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Antoni Kowalski

Plasma membrane Ca2+-ATPase isoforms composition regulates cellular pH homeostasis in differentiating PC12 cells in a manner dependent on cytosolic Ca2+ elevations

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  • Tomasz Boczek, Department of Molecular Neurochemistry, Medical University, Poland
  • Malwina Lisek, Department of Molecular Neurochemistry, Medical University, Poland
  • Bozena Ferenc, Department of Molecular Neurochemistry, Medical University, Poland
  • Antoni Kowalski
  • Dariusz Stepinski, Department of Cytophysiology, University of Lodz, Poland
  • Magdalena Wiktorska, Department of Molecular Cell Mechanisms, Medical University, Poland
  • Ludmila Zylinska, Department of Molecular Neurochemistry, Medical University, Poland
Plasma membrane Ca2+-ATPase (PMCA) by extruding Ca2+ outside the cell, actively participates in the regulation of intracellular Ca2+ concentration. Acting as Ca2+/H+ counter-transporter, PMCA transports large quantities of protons which may affect organellar pH homeostasis. PMCA exists in four isoforms (PMCA1-4) but only PMCA2 and PMCA3, due to their unique localization and features, perform more specialized function. Using differentiated PC12 cells we assessed the role of PMCA2 and PMCA3 in the regulation of intracellular pH in steady-state conditions and during Ca2+ overload evoked by 59 mM KCl. We observed that manipulation in PMCA expression elevated pHmito and pHcyto but only in PMCA2-downregulated cells higher mitochondrial pH gradient (ΔpH) was found in steady-state conditions. Our data also demonstrated that PMCA2 or PMCA3 knock-down delayed Ca2+ clearance and partially attenuated cellular acidification during KCl-stimulated Ca2+ influx. Because SERCA and NCX modulated cellular pH response in neglectable manner, and all conditions used to inhibit PMCA prevented KCl-induced pH drop, we considered PMCA2 and PMCA3 as mainly responsible for transport of protons to intracellular milieu. In steady-state conditions, higher TMRE uptake in PMCA2-knockdown line was driven by plasma membrane potential (Ψp). Nonetheless, mitochondrial membrane potential (Ψm) in this line was dissipated during Ca2+ overload. Cyclosporin and bongkrekic acid prevented Ψm loss suggesting the involvement of Ca2+-driven opening of mitochondrial permeability transition pore as putative underlying mechanism. The findings presented here demonstrate a crucial role of PMCA2 and PMCA3 in regulation of cellular pH and indicate PMCA membrane composition important for preservation of electrochemical gradient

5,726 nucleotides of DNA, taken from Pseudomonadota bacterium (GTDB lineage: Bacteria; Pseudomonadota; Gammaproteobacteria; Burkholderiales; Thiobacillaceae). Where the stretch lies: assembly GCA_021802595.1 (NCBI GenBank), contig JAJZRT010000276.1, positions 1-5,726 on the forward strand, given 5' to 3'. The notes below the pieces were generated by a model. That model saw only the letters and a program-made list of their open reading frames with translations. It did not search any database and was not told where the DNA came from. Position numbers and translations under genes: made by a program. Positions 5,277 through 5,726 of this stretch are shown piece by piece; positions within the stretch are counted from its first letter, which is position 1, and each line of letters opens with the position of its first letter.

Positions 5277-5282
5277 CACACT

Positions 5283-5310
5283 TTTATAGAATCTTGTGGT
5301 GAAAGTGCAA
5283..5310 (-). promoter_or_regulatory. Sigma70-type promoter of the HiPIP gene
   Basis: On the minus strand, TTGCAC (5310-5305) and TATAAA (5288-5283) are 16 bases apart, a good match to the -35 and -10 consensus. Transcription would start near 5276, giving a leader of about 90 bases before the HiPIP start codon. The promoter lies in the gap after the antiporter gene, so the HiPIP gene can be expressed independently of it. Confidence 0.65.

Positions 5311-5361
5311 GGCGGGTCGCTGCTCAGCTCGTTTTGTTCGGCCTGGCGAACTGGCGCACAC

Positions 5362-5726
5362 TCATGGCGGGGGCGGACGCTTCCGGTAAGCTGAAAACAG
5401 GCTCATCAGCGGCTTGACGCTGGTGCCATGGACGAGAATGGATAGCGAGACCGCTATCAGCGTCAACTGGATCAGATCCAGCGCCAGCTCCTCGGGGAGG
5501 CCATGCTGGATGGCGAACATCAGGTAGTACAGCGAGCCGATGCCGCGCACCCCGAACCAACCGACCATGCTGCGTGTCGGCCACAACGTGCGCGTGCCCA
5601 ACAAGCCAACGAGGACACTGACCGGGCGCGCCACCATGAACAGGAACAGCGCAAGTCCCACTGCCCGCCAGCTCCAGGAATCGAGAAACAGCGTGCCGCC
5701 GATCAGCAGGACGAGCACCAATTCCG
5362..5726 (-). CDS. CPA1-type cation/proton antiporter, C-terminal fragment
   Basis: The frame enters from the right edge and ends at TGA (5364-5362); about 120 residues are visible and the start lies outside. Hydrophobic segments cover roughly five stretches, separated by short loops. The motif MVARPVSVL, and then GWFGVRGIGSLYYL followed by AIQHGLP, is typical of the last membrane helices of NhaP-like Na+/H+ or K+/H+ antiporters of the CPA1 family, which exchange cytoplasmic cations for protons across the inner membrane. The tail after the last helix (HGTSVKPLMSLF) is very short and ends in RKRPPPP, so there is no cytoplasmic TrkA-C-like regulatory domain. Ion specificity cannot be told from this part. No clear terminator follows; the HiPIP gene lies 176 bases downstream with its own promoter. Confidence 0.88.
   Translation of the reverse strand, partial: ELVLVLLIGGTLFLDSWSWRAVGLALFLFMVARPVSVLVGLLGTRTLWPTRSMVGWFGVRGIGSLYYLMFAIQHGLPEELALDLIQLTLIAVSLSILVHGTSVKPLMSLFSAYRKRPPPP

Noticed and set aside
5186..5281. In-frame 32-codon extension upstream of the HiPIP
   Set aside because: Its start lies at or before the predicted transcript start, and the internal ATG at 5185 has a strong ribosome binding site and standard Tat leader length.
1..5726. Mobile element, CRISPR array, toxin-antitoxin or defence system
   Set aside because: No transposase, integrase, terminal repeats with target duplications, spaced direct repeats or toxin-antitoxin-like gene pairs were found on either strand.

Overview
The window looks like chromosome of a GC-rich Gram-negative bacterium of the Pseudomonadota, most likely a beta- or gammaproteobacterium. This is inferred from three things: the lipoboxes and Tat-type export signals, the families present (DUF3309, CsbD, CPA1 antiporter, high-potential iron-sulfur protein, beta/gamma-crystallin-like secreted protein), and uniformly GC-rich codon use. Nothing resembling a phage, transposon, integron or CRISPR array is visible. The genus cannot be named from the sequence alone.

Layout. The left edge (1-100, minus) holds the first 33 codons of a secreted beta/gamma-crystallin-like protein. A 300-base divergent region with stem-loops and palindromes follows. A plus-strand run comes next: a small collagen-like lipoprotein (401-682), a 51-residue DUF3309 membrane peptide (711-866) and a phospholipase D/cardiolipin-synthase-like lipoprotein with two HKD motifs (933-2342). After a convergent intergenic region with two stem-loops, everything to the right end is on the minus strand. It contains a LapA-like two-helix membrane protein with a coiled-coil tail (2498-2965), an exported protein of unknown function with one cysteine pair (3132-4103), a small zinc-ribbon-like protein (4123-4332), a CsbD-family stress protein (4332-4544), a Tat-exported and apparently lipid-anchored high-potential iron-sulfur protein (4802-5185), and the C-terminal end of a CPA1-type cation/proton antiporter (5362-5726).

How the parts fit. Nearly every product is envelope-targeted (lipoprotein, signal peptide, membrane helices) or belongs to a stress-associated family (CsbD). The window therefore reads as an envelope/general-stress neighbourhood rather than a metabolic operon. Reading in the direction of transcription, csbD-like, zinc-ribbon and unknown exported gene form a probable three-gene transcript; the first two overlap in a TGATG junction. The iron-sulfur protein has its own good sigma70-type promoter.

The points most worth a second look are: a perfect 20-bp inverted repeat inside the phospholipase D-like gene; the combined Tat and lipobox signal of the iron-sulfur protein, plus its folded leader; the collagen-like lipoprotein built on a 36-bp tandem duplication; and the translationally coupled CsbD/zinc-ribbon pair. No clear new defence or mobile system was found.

Original languageEnglish
Article numbere102352
JournalP L o S One
Volume9
Issue7
Pages (from-to)1-15
Number of pages15
ISSN1932-6203
DOIs
Publication statusPublished - 11 Jul 2014

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